Tuesday, September 09, 2008

Max Ophuls and Happiness

Last night I watched Max Ophuls' magnificent Le Plaisir - if there is a greater master of the tracking shot than Ophuls, I do not wish to know. The last line of this film, based on Maupassant short stories, is, 'But, my friend, happiness is not a joyful thing.' This morning on my breakfast show I see a discussion about whether children should have happiness classes in school. This would, of course, produce a generation of depressives. Will we never stop whining about happiness and get on with the real business of life which is, my friend, reading the stories of Maupassant and watching the films of Ophuls?


  1. I was just watching your favourite breakfast show, which is also mine, and saw the piece on happiness. Apparently the average age for when depression sets in has dropped from 30 to 15. . . which is depressing.

  2. If people stopped worrying about happiness all the bloody time they might see that the joy of things is much more important and much more real.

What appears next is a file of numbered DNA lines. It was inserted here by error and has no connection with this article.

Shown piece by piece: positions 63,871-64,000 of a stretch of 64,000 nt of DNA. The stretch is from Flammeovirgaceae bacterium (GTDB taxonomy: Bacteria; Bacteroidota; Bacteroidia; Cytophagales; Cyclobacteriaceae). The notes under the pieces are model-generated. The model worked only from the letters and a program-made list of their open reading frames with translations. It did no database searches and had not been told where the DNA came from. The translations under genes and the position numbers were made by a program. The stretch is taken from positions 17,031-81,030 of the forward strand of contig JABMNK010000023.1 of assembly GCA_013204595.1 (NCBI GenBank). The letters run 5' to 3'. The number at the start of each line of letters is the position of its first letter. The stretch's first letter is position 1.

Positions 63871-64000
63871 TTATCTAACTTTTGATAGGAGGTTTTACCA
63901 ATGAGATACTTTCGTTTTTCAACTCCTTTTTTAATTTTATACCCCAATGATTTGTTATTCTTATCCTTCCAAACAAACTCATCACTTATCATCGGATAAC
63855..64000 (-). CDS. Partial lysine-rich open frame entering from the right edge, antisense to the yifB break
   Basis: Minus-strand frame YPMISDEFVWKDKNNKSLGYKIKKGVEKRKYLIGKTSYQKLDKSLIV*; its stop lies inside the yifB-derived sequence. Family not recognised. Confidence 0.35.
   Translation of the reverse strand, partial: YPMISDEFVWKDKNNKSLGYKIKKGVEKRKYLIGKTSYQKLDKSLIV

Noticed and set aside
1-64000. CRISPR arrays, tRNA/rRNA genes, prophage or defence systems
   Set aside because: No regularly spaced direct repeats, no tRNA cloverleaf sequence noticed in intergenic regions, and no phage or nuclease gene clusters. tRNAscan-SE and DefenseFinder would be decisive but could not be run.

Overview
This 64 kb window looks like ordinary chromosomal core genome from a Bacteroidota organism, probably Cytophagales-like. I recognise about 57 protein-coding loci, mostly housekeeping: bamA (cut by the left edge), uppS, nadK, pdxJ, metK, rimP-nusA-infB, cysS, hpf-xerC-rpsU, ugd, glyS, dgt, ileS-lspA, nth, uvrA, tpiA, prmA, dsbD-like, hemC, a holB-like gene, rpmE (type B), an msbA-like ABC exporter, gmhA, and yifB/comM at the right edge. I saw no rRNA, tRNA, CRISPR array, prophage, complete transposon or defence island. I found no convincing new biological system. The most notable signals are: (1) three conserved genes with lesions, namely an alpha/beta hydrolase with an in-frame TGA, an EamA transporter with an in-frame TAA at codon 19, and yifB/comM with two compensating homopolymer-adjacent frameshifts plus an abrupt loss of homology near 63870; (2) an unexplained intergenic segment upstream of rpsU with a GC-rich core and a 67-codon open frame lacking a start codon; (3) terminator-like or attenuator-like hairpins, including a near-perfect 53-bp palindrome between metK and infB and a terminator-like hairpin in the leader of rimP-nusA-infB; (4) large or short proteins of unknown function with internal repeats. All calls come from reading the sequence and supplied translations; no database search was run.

When you wake in the morning and look at the dawn and wonder to yourself how the hell do I paint that. Not capture, -that is the talk of the happiness hunter,- paint, all of the time knowing that near-enough is the best you can do while drawing joy from that fact.
    It is the ship of fools type of thing or the monk raking sand.

  3. i asked a friend once if he was happy, because he seemed to live a life relatively free of cares, with lots of sex. He thought for a while then said: "i feel very alive."

    Happiness, i fear, is like Tyr Na Nog - if you head straight for it, you suddenly find yourself 5 miles away, lost in the country and covered in thorn-scratches and what not. Or like the Grail in the old tales, you can only find it when you're not looking for it. Surely it's supremely selfish to set happiness as a goal, rather than, for example, to live a good life, to give others pleasure, to learn something about shoes or the stars or a foreign language, something a bit more concrete and pragmatic.

  4. would happiness classes be like those laughter workshops I've heard about? I think it would be a good idea!

  5. Letter from an Unknown Woman